Inserting Bottom Billion Prosperity in the DNA of Big Business Serving Poor Customers
The revolution to create new international businesses that profitably serves poor customers may get so distracted by money and profits that they revert to the mass marketing of effectively branded useless products and services. I think the only way to prevent this is to make improving the livelihoods of the 2.6 billion $2 a day people in the world a permanent part of the mission of each new company. The problem is that I don’t really know how to accomplish this.
When IDE helped farmers in India who were virtual serfs to waterlords gain access to their own water by installing treadle pumps, they didn’t attack their previous lords and masters. They were happy to augment their incomes by hiring on to the farms of waterlords as laborers. With a level playing field in access to water, they were able to negotiate much more attractive wages. I have no doubt that creating a level playing field that gives poor people open access to income-generating tools, information, and markets is a much more effective tool to improve the lives of the proletariat than fomenting eternal violent class struggle with the bourgeoisie.
Institutionalizing Democratization of Power
Many people have warned me that helping poor farmers improve their livelihoods will anger the power structure and do no good for my continued health. But I’m still alive and healthy, and more convinced than ever that a million farmers with treadle pumps are hard to stop. I agree with those who say that a root cause of poverty is powerlessness. But political power, especially in rural villages, is inextricably tied to economic power. I have talked to hundreds of small farm families whose growing prosperity coincided with growing respect and influence in their communities.
Ossified Big Institutions- Origins and Remedies
Institutionalizing Disruptive Innovation
This is probably the most difficult thing to pull off I can think of. As IDE began to grow I did my best to instill a culture of ongoing innovation and contrarian thinking into the institutional structure that was rapidly emerging. I’m still not sure how to institutionalize disruptive innovation, but I know that it requires a decentralized leadership structure, and an ongoing process of empowerment and out of the box thinking for all of the players in the organization – the very same processes that poor people need to master to successfully move out of poverty.
This Post Has 11 Comments
Paul, there are several monumental points in this blog post.
It could/should be broken down into several follow up posts, to be sure
people get each key point. This is “must read” information. Thanks for sharing!
I think monumental is the word to use. Lot’s of room for great discussions.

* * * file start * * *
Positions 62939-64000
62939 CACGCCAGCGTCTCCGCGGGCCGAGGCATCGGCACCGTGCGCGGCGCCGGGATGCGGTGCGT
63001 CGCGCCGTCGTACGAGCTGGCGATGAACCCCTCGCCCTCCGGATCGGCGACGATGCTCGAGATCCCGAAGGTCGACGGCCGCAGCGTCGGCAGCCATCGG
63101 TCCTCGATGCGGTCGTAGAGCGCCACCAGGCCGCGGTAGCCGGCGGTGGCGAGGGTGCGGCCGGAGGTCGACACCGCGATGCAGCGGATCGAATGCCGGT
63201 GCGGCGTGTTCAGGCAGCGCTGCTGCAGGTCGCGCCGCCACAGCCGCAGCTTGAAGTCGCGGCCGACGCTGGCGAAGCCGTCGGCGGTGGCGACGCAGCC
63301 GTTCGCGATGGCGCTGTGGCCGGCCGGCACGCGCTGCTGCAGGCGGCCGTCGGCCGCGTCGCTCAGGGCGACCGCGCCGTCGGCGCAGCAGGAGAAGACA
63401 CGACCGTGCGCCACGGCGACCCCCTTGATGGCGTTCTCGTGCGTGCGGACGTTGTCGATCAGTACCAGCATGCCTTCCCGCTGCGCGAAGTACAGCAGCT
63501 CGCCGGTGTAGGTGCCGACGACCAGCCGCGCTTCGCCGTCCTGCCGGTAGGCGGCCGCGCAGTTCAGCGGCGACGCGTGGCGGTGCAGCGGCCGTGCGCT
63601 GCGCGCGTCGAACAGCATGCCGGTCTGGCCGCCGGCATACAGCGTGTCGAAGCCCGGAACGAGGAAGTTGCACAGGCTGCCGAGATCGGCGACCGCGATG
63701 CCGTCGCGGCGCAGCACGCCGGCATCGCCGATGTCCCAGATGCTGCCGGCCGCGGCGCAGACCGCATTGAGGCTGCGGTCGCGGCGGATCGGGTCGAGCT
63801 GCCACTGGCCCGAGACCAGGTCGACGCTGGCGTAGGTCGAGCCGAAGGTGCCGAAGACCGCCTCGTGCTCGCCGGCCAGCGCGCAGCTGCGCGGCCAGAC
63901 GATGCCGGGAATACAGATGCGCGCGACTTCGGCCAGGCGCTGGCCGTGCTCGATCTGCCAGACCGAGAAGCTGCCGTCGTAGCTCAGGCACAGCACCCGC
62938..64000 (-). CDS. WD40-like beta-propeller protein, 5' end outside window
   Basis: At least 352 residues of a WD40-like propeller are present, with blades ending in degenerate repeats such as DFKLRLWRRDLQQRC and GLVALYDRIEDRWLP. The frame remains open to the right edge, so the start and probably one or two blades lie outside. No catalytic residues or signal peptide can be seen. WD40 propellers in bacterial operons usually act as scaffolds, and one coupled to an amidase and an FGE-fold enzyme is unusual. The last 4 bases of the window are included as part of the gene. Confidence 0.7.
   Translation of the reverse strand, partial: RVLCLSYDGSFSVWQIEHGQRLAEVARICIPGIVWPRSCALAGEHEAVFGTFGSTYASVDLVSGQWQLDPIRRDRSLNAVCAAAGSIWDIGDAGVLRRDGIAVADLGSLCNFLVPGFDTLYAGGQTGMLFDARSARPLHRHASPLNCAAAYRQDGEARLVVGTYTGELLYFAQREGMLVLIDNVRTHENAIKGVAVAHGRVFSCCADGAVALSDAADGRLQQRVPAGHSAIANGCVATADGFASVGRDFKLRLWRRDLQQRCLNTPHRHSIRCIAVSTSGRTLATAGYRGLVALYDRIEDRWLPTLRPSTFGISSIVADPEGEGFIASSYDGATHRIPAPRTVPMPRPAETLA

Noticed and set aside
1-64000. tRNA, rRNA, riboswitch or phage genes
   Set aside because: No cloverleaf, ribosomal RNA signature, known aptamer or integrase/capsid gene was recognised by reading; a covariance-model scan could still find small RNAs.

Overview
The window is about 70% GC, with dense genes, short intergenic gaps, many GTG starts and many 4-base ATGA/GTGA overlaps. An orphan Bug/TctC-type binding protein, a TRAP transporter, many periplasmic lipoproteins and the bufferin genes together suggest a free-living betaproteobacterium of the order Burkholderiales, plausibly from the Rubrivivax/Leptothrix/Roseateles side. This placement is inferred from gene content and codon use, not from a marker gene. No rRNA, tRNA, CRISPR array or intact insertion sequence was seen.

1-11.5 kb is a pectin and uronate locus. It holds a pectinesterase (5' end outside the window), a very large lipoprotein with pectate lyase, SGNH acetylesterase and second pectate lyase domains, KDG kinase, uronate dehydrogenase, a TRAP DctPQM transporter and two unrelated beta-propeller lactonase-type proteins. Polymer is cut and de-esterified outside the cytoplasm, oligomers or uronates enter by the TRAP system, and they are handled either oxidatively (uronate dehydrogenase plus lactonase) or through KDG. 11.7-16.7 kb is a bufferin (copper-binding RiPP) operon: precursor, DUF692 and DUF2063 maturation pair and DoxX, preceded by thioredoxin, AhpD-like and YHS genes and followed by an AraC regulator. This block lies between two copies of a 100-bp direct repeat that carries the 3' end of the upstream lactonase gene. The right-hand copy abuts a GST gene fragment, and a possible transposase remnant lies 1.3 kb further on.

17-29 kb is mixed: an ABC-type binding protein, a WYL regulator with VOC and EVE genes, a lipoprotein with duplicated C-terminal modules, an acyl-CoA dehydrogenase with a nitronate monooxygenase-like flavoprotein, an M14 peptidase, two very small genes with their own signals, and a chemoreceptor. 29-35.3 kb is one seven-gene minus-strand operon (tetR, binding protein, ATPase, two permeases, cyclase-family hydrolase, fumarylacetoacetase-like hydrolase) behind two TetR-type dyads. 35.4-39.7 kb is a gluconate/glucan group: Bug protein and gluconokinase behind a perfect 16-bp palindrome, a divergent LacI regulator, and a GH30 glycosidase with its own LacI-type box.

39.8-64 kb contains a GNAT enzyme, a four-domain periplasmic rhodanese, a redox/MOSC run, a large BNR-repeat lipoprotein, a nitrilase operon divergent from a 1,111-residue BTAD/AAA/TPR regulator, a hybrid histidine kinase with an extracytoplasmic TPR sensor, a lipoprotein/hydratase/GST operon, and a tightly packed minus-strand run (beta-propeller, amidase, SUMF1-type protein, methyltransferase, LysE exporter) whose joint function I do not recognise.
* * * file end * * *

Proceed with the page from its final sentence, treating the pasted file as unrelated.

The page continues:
To me the most pressing question you address is the issue of. I find this problem myself–I’m 1,500 miles away from the action. I can do research, but can’t do face to face interviews with local farmers, local customers, or local leaders (and certainly can’t do walk-abouts to see what the market challenges and opportunities are).
I think this problem is pronounced in the case of this movement because it requires a $750 to 1,250 investment just to get started with market research and realistically more (when you’re talking about college kids this is a larger % of their overall budget). And once on ground–where to start? Its hard to also find mentors in that sort of environment… Its possible that the use of low cost video conferencing systems like Skype to connect to Kenya, India, and other countries **may** help create a more transparent–to allow prototypes to be better informed before testing them in the field.
I think more investigation of lowering the barriers to entry or the current gaps in the industry might be an interesting discussion on your blog.
As for the risk of cooption of the movements goals or work–I think the risk is extremely, extremely low. And if the players are that committed to their path–they probably would have done it anyway (ie character and motivation overwhelms the cultural, economic, and environmental changes). And its probably the case that your work has actually undermined the very forces to give rise to those sorts of concerns and risks.
Cooption would also passionately galvanize the movement (your movement along with the larger forces of social change) to come together with resources, solutions, and alliances. I think you would have a lot of allies that you may not be considering.
I would think that it would be primarily on a location by location basis. In other words, would only involve a small percentage of farmers–rather than all of them.
I think 5 things also fight against that risk:
1) slow speed of farming season
2) decentralization (centralized power seems to be the problem in the example you described, because its winner take all)
3) the low margins involved